http://dx.doi.org/10.1371/journal.pone.0166058.g006

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Fig 7. Forest plots of HRs of EOC PFS for high ABCB1 expression stratified by geographical region.

HR = hazard ratio; EOC = epithelial ovarian cancer; PFS = progression free survival.

http://dx.doi.org/10.1371/journal.pone.0166058.g007

Meta-analysis of the correlation between ABCB1 status and TR in EOC

Twenty-one studies involving 966 patients were included for meta-analysis of TR. Overall, high ABCB1 expression was associated with a poor TR (RR, 0.63; 95% CI: 0.54–0.75) in EOC. The effect of ABCB1 expression on OS remained significant in the IHC (RR, 0.63; 95% CI: 0.52–0.75), the PCR (RR, 0.52; 95% CI: 0.33–0.80), the FIGO III-IV (RR, 0.57; 95% CI: 0.47–0.68), the platinum-based non-taxane-containing chemotherapy (RR, 0.59; 95% CI: 0.48–0.72), the Asia (RR, 0.62; 95% CI: 0.46–0.85) and the Europe (RR, 0.62; 95% CI: 0.51–0.76) subgroups. No evidence for correlations between ABCB1 expression and TR were found in the serous, the taxane-containing and the all chemo subgroups. We found that in the serous subgroup, the correlation between ABCB1 expression and TR became significant in studies specifically identified low-grade serous ovarian cancer (LGSOC) and remained non-significant in studies identified HGSOC. The heterogeneities of overall meta-analysis (I2 = 66.6%, P = 0.000), the IHC (I2 = 72.4%, P = 0.000), the FIGO stage (I2 = 69.9%, P = 0.000), the serous (I2 = 68.1%, P = 0.024), the platinum-based (I2 = 73.2%, P = 0.000), the America (I2 = 80.3%, P = 0.024) and the Europe (I2 = 77.2%, P = 0.000) subgroups were significant (Figs 810 and Table 3).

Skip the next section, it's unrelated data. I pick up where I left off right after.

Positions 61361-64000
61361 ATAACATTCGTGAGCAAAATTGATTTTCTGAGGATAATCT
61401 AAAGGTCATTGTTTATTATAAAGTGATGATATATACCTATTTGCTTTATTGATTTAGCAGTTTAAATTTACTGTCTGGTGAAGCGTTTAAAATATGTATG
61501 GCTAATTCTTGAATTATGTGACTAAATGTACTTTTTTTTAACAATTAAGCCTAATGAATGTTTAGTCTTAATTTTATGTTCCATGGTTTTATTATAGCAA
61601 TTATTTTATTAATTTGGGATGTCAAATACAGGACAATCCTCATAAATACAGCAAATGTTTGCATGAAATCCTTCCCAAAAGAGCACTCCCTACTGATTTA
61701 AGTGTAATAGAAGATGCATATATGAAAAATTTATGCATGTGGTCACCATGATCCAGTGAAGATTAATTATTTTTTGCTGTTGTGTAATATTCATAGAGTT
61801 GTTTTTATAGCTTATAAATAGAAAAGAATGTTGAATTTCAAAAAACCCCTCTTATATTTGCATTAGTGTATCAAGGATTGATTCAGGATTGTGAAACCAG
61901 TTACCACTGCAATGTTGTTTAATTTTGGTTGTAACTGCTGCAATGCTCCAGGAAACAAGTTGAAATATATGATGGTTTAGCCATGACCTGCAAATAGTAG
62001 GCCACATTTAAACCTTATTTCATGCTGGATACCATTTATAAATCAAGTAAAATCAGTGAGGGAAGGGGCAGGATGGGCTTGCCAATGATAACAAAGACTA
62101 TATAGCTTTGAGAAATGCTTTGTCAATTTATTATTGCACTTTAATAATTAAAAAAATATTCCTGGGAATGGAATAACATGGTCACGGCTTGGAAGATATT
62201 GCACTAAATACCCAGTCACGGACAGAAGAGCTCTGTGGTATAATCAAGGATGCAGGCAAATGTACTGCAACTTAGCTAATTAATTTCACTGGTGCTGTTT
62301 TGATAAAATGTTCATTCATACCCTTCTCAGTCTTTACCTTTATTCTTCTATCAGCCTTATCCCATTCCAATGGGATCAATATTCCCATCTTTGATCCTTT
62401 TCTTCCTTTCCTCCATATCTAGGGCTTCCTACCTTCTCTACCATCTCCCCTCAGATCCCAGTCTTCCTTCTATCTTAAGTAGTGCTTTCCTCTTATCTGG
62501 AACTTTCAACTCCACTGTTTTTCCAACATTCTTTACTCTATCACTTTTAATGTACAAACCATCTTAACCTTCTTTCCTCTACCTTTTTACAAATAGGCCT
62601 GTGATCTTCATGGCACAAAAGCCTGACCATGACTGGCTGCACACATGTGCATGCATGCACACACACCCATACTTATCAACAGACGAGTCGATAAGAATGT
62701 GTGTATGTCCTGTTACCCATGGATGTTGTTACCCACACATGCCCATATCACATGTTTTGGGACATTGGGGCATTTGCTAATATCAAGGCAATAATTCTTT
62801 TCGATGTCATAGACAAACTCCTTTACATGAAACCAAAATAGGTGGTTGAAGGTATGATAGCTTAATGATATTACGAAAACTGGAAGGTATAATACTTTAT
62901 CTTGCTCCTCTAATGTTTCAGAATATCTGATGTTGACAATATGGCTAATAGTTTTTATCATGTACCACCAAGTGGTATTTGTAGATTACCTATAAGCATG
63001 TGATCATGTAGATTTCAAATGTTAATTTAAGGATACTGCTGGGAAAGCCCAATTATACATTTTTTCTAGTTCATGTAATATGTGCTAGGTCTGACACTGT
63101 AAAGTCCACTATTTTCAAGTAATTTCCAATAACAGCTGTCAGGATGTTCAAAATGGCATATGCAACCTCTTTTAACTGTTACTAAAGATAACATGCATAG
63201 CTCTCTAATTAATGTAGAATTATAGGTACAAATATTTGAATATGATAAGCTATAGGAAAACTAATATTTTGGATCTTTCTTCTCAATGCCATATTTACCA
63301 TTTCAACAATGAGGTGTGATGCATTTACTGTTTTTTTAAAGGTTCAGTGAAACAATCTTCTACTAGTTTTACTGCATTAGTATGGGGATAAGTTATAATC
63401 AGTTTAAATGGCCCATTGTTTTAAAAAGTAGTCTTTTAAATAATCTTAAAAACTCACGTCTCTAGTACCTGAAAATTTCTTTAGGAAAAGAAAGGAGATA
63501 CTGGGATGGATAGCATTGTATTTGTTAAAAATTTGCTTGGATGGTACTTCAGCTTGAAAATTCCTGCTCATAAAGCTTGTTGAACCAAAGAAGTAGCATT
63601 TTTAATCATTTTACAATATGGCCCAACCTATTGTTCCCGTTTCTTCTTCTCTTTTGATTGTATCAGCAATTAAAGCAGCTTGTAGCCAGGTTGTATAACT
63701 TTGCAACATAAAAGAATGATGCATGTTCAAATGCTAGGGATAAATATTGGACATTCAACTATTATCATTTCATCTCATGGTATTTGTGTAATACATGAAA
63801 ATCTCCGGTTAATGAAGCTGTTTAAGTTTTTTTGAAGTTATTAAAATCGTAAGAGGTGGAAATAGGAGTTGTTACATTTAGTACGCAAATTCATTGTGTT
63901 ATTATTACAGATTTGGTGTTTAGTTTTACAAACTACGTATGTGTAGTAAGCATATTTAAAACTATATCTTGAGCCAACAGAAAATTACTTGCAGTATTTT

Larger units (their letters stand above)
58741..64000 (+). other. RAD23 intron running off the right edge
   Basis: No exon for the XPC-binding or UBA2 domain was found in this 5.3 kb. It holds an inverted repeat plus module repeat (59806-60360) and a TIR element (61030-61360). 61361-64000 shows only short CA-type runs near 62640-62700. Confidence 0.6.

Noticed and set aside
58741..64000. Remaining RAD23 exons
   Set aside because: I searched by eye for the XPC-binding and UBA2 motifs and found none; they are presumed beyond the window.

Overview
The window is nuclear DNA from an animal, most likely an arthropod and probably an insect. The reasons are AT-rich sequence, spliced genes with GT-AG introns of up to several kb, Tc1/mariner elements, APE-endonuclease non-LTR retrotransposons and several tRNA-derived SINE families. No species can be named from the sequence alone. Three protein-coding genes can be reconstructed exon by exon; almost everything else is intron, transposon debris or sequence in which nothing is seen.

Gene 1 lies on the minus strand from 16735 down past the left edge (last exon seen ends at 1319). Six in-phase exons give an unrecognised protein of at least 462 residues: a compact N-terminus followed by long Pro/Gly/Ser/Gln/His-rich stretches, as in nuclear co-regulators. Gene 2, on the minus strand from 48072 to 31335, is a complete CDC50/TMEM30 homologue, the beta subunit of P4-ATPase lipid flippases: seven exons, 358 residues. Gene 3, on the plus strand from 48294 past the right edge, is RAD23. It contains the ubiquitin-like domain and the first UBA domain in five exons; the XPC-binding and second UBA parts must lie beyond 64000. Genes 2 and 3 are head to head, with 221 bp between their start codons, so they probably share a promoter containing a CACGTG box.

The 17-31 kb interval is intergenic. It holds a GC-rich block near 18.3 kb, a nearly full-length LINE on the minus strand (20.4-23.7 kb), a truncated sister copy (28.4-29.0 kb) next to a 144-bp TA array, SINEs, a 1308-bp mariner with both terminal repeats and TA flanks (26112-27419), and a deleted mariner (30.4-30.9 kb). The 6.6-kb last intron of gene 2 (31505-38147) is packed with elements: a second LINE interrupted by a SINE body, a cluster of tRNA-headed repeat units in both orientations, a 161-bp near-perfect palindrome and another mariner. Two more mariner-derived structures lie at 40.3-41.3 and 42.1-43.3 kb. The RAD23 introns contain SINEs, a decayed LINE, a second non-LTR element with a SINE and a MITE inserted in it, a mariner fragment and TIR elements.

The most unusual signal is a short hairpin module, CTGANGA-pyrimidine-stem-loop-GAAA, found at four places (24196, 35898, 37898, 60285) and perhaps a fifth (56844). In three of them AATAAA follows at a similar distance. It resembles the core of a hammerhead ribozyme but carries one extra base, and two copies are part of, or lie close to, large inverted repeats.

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Fig 8. Forest plots presenting RRs of EOC TR for high ABCB1 expression.

RR = risk ratio; EOC = epithelial ovarian cancer; TR = total response rate.

http://dx.doi.org/10.1371/journal.pone.0166058.g008

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Fig 9. Forest plots of subgroup meta-analysis presenting RRs of EOC TR for high ABCB1 expression.

RR = risk ratio; EOC = epithelial ovarian cancer; TR = total response rate.

http://dx.doi.org/10.1371/journal.pone.0166058.g009

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Fig 10. Forest plots of RRs of EOC TR for high ABCB1 expression stratified by geographical region.

HR = hazard ratio; EOC = epithelial ovarian cancer; TR = total response rate.

http://dx.doi.org/10.1371/journal.pone.0166058.g010

Publication Bias